If decision block 546 determines that gas is flowing to the power generation modules 34, the process 542 proceeds via line 557 to block 558 which measures the gas pressure in conduit 58 and block 560 which measures the gas pressure inside the power generation module 34 at pressure transducer 325. After the pressures are measured, decision block 554 compares the absolute value of the pressure against a predetermined usage value. If the pressure differential is less than the predetermined usage value, the process 542 loops back to start block 544. If the pressure differential is greater that the predetermined usage value, then a potential fault has occurred either in the sensors 139, 325 or in the conduit 58, so the process generates 556 a signal to the system 20 which indicates a potential faulty pressure sensor.

While the invention has been described with reference to a preferred embodiment, it will be understood by those skilled in the art that various changes may be made and equivalents many be substituted for elements thereof without departing from the scope of the invention. In addition, may modifications may be made to adapt a particular situation or material to the teachings of the invention without departing from the essential scope thereof. Therefore, it is intended that the invention not be limited to the particular embodiment disclosed as the best mode contemplated for carrying out this invention.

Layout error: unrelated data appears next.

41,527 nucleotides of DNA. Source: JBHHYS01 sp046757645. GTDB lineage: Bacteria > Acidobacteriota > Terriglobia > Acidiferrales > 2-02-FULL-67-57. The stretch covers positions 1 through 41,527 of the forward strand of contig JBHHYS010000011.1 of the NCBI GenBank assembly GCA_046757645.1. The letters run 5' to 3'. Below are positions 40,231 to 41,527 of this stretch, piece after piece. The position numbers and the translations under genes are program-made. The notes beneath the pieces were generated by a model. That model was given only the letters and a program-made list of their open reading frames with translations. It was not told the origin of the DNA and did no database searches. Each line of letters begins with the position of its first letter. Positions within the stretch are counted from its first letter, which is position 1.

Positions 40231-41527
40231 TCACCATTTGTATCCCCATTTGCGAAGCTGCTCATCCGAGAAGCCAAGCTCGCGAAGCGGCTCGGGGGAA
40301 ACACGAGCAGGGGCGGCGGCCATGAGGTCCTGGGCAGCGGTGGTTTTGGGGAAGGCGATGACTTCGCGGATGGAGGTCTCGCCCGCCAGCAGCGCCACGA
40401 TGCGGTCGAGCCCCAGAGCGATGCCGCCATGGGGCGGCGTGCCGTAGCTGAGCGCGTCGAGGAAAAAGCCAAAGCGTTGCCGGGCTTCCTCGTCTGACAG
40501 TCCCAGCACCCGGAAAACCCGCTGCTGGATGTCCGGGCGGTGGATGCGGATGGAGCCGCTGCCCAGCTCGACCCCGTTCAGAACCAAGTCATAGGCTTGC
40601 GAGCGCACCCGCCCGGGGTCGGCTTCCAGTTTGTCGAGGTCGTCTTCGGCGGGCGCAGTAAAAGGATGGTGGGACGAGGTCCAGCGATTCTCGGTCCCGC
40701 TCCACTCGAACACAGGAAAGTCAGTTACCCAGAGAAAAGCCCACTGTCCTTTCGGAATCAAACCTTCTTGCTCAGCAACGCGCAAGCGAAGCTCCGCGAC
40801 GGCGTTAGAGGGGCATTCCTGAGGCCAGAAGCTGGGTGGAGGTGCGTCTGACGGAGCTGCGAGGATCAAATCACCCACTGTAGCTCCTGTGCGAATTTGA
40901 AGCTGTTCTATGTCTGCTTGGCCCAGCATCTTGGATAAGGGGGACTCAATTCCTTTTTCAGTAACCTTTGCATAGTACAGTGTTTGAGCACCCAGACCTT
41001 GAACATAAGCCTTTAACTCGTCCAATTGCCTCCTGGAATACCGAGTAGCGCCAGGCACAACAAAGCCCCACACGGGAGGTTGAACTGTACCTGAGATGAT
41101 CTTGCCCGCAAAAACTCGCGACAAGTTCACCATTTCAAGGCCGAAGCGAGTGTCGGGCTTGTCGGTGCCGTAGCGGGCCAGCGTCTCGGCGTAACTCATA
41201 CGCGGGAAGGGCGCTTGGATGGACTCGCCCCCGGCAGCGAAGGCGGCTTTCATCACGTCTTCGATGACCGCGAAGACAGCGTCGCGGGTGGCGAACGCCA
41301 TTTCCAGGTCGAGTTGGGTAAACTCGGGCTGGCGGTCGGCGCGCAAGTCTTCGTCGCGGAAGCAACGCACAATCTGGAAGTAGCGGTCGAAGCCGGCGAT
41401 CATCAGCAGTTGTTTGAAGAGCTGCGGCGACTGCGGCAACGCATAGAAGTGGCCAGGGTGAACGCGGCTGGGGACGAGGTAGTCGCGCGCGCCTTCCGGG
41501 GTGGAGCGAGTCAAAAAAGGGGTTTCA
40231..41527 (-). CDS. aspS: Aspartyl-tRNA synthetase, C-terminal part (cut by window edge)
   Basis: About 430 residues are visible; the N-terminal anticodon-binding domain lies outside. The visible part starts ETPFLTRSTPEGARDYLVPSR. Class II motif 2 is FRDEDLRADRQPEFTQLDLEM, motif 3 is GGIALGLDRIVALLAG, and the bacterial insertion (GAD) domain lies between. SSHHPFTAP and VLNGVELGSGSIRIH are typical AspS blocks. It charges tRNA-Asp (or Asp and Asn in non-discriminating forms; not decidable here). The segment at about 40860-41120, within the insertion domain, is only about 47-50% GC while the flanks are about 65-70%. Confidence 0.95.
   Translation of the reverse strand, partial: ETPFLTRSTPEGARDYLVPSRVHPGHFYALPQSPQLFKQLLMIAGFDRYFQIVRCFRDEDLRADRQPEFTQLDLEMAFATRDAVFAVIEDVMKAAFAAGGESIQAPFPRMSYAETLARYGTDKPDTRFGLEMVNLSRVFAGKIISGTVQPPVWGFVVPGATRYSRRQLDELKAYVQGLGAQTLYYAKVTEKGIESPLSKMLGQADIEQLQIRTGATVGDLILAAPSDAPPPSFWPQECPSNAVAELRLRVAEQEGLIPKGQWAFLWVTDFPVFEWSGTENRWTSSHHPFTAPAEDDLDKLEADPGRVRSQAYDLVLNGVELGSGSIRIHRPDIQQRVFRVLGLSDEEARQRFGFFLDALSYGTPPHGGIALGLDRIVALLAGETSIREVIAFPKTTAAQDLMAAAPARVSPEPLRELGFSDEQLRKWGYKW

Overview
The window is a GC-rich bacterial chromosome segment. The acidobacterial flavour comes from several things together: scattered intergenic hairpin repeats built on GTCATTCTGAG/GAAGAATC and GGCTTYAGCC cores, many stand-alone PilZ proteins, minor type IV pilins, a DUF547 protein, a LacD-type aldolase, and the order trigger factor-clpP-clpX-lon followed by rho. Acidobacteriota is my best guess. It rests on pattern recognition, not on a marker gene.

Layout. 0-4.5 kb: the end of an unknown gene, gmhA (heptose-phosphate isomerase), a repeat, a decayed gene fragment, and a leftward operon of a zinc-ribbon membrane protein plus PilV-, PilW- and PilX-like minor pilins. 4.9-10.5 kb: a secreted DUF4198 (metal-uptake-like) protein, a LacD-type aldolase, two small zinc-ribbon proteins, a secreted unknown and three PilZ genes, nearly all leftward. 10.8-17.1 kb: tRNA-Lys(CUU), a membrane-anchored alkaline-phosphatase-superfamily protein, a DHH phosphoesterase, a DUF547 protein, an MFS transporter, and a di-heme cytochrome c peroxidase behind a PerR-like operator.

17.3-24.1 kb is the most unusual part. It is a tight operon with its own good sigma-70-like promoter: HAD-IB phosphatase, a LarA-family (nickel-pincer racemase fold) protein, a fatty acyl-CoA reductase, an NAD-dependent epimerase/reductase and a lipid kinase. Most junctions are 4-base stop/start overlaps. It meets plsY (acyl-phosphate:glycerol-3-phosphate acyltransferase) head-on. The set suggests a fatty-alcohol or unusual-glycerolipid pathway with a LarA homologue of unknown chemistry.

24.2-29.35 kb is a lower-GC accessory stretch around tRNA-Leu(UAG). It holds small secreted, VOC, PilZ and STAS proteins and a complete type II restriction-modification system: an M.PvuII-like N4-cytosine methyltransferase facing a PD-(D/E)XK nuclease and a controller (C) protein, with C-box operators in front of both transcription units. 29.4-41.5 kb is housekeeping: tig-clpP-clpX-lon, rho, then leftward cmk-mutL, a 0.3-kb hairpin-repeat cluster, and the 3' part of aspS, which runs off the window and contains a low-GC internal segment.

Unless the context requires otherwise, throughout the specification and claims which follow, the word “comprise” and variations thereof, such as, “comprises” and “comprising” are to be construed in an open, inclusive sense, that is as “including, but not limited to.”